Once the condition-defining instruction has run to completion and the condition can be tested, it may turn out that the branch predictor's guess was wrong. The results of all the speculatively executed instructions must then be discarded, because the results of having executed them do not match the intended results specified by the instructions as fetched.

Discarding these results means that speculative execution has been wasting time, but only as much as the pipeline stall it was attempting to avoid would have done. But the point of all these shenanigans is that branch predictors will guess right most of the time, so most speculative execution will end up having its results saved and resolve to actual execution. Effectively, the only pipeline stalls that occur happen when the branch predictor gets it wrong.
posted by flabdablet at 10:42 PM on May 2


Incidentally, another nice feature of the Am29k architecture compared to x86 is relevant to this kind of thing. The x86 ISA defines a single condition code register, that instructions modify implicitly via side effects; for example, as well as a SUB instruction writing the subtraction result back to the explicitly specified memory or register destination, it also writes to the zero, carry, overflow and sign bits inside the condition code register. The CMP (compare) instruction is implemented as a degenerate SUB that updates only the condition code register.

Conditional branches in x86, as well as all the non-branching conditional instructions added later, all depend on the condition code register; there are a bunch of these conditional branches (branch equal, branch greater-than, branch negative and so forth), each of which interpret the bits in that register as if they reflected a subtraction result. This makes the condition register a bottleneck. If you want to do A if B is greater than C, and then do D if E is less than F, then the A/B/C instruction group cannot be run in parallel with the D/E/F instruction group without some fairly extreme internal shenanigans, because both the "if" steps need to examine the same condition codes.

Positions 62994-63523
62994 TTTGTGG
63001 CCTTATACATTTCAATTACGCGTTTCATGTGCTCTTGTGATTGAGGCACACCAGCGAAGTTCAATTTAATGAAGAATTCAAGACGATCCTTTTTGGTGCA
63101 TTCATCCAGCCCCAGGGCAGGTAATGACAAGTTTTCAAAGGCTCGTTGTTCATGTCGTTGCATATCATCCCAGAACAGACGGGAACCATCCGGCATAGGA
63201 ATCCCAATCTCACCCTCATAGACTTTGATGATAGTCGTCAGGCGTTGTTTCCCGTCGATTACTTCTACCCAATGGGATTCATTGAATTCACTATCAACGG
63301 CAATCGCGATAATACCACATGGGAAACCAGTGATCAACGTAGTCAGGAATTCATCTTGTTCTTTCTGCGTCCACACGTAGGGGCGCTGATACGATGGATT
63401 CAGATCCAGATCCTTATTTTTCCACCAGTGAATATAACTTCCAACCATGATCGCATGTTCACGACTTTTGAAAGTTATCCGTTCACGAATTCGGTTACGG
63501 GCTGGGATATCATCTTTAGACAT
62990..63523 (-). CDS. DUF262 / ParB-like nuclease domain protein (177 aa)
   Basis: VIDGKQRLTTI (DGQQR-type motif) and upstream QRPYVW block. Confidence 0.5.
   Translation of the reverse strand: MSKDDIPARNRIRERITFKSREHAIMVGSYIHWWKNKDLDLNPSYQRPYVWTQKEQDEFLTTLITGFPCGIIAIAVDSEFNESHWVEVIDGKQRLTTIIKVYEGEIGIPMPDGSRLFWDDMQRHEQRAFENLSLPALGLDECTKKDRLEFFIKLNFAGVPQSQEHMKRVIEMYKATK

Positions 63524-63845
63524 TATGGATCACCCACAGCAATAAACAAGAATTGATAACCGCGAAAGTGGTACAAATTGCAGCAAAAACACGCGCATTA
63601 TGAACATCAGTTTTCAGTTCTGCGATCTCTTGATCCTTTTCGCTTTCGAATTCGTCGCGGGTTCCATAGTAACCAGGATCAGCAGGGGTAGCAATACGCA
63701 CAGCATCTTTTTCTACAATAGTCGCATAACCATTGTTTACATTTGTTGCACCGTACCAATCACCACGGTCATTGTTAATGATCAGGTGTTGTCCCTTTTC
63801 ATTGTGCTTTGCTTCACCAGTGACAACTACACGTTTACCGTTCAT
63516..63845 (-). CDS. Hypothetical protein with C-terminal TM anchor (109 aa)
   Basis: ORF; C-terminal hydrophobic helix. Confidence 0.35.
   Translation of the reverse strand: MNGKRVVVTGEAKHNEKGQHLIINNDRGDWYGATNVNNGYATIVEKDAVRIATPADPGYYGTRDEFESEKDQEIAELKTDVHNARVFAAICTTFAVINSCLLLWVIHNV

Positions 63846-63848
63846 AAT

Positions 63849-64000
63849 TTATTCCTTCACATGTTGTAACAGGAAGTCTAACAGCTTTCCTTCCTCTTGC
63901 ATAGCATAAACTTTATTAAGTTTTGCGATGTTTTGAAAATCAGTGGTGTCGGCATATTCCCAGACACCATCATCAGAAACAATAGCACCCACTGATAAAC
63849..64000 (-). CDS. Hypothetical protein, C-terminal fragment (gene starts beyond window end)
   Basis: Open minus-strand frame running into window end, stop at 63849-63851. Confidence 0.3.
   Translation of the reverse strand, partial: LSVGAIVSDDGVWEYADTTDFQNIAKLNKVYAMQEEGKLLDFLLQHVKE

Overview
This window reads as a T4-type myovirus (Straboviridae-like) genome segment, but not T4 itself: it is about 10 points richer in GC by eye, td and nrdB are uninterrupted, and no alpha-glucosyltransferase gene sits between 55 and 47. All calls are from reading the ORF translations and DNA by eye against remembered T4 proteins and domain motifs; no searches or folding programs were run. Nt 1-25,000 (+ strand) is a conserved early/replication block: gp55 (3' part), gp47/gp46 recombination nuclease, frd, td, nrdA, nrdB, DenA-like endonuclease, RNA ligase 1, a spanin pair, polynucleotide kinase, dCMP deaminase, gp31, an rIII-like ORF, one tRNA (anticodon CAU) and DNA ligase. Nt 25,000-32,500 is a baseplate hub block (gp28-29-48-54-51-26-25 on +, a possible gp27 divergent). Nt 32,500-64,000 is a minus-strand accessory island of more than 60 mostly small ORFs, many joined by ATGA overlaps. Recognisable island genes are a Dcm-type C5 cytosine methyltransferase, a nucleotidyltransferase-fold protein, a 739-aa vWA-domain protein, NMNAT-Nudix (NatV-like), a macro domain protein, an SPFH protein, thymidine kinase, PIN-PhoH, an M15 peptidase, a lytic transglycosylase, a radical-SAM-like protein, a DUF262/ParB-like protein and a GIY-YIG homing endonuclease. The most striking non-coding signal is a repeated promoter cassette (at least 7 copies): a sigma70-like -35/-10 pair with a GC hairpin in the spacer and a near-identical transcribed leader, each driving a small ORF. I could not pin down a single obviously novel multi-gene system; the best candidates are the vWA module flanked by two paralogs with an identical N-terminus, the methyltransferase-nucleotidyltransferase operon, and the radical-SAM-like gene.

The 29k handles conditionals differently. Instead of having a single compare instruction that sets condition codes and a bunch of different conditional branches that interpret them, the 29k has a bunch of different compare instructions that write a Boolean result to an explicitly specified destination register, and a single conditional branch that tests a specified source register for Boolean true. This allows multiple conditionals to be pipelined without bottlenecking.

In fact the 29k itself was not superscalar and didn't implement that kind of parallelism; but the point is that the instruction set architecture allows for it in a way that x86 just doesn't.

29k is also a three-address instruction set architecture; x86 is two-address. On the 29k, instructions that do something to two things and yield a result allow you to put that result anywhere you want; on x86, the result always has to replace one of the sources. Again, this makes 29k much more amenable to heavily pipelined and/or superscalar implemention than x86.

One vestigial quirk in 29k is the fact that the next instruction in sequence after a branch instruction will always be executed, either before the branch target or instead of it if the branch doesn't happen. This is a kind of poor-man's speculative execution built right in at ISA level; and because it is visible in the ISA, it doesn't need branch prediction or complex arrangements to discard speculated results. But as soon as an implementation involves a pipeline more than two stages deep, it turns out that this branch delay slot feature causes more complexity than it avoids. Designing computers elegantly is hard.
posted by flabdablet at 12:06 AM on May 3 [2 favorites]


Something else you might like if you like this kind of thing: much of the complexity around instruction re-ordering and interlocks in heavily pipelined implementations can be neatly sidestepped by pipelining unrelated instructions from multiple threads instead of sequential instructions from a single thread.

I invented this technique in a flash of marijuana-fuelled insight some time in the mid eighties, only to find that Seymour Cray had been building them since before I could walk.
posted by flabdablet at 12:17 AM on May 3 [1 favorite]


fantabulous timewaster wins this year's Eponysterical Award. Thanks everyone, see you next year.
posted by pompomtom at 3:42 AM on May 3